When comparing women with vaginal delivery and cesarean delivery as mode of delivery after a midurethral sling procedure, there were no differences between the groups with regard to the primary outcome. A total of 22% in both groups reported SUI (adjusted OR 0.6, 95% CI 0.2–1.4, P=.24). In the study group, 3 of 163 women (1.8%) reported a need for bladder catheterization during the pregnancy subsequent to a midurethral sling procedure. Of women with a cesarean delivery after a midurethral sling procedure, 73 of 95 (77%) reported the sling procedure as the indication for cesarean delivery.
A comparison of Urogenital Distress Inventory and Incontinence Impact Questionnaire scores between the study group and the control group as well as between women with vaginal delivery compared with cesarean delivery within the study group is presented in Table 3. Figure 2 illustrates a visual comparison of Urogenital Distress Inventory domain scores and Incontinence Impact Questionnaire scores in box plots, displaying medians, interquartile ranges, and outliers.
In a sensitivity analysis, we changed the cutoff for SUI to include a range from little to greatly bothersome symptoms. According to that definition, a total of 52% of the women in the study group reported no SUI compared with 55% in the control group. In univariate and multivariate logistic regression analyses, there were no differences between the groups (adjusted OR 1.0, 95% CI 0.6–1.5). The median Incontinence Impact Questionnaire score in the no SUI group was 0 as compared with 22 in the SUI group.
We found that childbirth after a midurethral sling procedure was not associated with a higher rate of patient-reported SUI compared with women with no deliveries after surgery. This is a large study that addresses this subject and also includes a control group. Previous studies consist of case reports or case series as well as reviews of the same with associated methodologic limitations. The rate of SUI in our study group (22%) is in concordance with most previous reports as well as a recent review article by Cavkaytar et al15 in which 83% of women with childbirth after a successful midurethral sling application remained continent. These findings thus suggest that a less restrictive attitude to surgical treatment may be adopted when counseling women with bothersome SUI who may not have completed childbearing.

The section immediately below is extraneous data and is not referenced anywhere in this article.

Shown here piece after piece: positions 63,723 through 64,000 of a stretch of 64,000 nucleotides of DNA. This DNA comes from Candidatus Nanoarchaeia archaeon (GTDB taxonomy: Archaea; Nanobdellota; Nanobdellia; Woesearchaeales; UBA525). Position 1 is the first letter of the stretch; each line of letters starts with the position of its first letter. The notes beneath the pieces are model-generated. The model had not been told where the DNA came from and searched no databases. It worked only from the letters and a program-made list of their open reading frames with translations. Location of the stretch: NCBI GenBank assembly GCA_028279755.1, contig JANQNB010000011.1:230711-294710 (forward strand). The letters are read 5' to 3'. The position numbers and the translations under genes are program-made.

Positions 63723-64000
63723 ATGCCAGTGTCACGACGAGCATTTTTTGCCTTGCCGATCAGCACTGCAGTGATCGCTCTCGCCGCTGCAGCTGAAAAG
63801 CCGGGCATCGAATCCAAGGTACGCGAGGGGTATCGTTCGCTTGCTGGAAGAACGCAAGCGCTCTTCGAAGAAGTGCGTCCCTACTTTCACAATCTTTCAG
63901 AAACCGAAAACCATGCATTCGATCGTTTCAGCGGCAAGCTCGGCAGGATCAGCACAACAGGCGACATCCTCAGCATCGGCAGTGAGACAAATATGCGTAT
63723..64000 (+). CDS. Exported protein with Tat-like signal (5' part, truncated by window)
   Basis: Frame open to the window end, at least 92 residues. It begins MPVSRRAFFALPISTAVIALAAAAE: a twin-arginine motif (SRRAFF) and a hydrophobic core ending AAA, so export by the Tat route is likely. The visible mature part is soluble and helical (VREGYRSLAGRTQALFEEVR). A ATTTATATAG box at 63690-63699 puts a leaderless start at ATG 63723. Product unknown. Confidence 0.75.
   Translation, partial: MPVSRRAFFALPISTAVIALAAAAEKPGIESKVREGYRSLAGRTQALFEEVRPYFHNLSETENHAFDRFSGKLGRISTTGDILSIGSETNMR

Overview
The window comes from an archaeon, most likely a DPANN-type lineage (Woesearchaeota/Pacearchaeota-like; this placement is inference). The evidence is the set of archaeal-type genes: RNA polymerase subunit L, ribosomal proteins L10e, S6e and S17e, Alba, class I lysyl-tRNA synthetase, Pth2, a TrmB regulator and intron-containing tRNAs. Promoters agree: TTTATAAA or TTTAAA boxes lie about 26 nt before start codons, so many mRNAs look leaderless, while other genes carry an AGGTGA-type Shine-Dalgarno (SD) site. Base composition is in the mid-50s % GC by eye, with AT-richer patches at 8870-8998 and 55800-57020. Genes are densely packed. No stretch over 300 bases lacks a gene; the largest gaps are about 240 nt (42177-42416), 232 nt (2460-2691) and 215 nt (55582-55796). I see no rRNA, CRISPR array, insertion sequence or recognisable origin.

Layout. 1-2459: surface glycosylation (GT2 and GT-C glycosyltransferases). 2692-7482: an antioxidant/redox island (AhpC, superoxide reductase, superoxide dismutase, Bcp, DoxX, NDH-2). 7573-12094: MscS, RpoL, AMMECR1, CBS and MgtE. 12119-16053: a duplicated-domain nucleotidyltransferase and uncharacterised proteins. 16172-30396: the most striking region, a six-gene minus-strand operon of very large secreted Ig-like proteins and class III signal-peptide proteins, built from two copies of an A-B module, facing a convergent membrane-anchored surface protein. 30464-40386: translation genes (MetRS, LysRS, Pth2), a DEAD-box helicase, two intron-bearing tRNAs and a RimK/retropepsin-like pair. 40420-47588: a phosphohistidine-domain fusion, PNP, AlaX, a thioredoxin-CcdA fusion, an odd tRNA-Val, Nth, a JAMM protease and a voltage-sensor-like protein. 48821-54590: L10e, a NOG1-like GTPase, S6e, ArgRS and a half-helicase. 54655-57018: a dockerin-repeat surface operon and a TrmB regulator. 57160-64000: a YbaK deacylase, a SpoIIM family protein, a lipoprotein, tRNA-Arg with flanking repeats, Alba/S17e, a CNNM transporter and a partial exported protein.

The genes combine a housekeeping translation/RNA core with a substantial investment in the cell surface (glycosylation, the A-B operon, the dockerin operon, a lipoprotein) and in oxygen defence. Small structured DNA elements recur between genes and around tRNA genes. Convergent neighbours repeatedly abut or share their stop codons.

Another clinically relevant question for both gynecologists and obstetricians is whether mode of delivery after a midurethral sling procedure influences the risk of postpartum SUI. Previous reports have not demonstrated a difference in postpartum SUI when comparing vaginal childbirth and cesarean delivery in women with a previous midurethral sling procedure.11,15 However, because of the limited data, there has been no consensus on preferable mode of delivery in these patients. We found no evidence to suggest that vaginal delivery after midurethral sling surgery is associated with a higher risk of recurrent SUI or any other lower urinary tract symptoms in comparison with cesarean delivery. The results indicate that polypropylene mesh tape and endogenous fibrous tissue fixation are robust enough to maintain their function despite the morphologic changes during pregnancy and vaginal delivery. In concurrence with previous studies, pregnancy-related complications possibly related to a previous midurethral sling procedure were very low.11,15